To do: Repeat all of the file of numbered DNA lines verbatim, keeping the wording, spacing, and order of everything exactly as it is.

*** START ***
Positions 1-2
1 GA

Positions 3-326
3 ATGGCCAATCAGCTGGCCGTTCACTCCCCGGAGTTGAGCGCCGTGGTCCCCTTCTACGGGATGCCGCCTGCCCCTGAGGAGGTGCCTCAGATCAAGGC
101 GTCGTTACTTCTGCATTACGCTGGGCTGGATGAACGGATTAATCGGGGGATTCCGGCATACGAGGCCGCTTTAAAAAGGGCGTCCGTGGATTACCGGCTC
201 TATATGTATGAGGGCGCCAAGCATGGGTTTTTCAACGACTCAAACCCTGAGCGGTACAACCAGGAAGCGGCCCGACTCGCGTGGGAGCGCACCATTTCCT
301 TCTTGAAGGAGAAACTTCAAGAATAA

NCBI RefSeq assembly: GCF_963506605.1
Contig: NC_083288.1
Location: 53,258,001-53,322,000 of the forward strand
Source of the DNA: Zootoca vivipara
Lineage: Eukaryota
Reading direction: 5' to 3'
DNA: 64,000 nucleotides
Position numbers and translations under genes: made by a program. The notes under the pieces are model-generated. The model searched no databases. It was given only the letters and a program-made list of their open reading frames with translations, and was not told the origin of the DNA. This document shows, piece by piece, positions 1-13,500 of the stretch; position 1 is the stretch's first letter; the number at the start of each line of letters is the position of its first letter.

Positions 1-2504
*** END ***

Positions 1-2
1 GA

Positions 3-326
3 ATGGCCAATCAGCTGGCCGTTCACTCCCCGGAGTTGAGCGCCGTGGTCCCCTTCTACGGGATGCCGCCTGCCCCTGAGGAGGTGCCTCAGATCAAGGC
101 GTCGTTACTTCTGCATTACGCTGGGCTGGATGAACGGATTAATCGGGGGATTCCGGCATACGAGGCCGCTTTAAAAAGGGCGTCCGTGGATTACCGGCTC
201 TATATGTATGAGGGCGCCAAGCATGGGTTTTTCAACGACTCAAACCCTGAGCGGTACAACCAGGAAGCGGCCCGACTCGCGTGGGAGCGCACCATTTCCT
301 TCTTGAAGGAGAAACTTCAAGAATAA

NCBI RefSeq assembly: GCF_963506605.1
Contig: NC_083288.1
Location: 53,258,001-53,322,000 of the forward strand
Source of the DNA: Zootoca vivipara
Lineage: Eukaryota
Reading direction: 5' to 3'
DNA: 64,000 nucleotides
Position numbers and translations under genes: made by a program. The notes under the pieces are model-generated. The model searched no databases. It was given only the letters and a program-made list of their open reading frames with translations, and was not told the origin of the DNA. This document shows, piece by piece, positions 1-13,500 of the stretch; position 1 is the stretch's first letter; the number at the start of each line of letters is the position of its first letter.

Positions 1-2504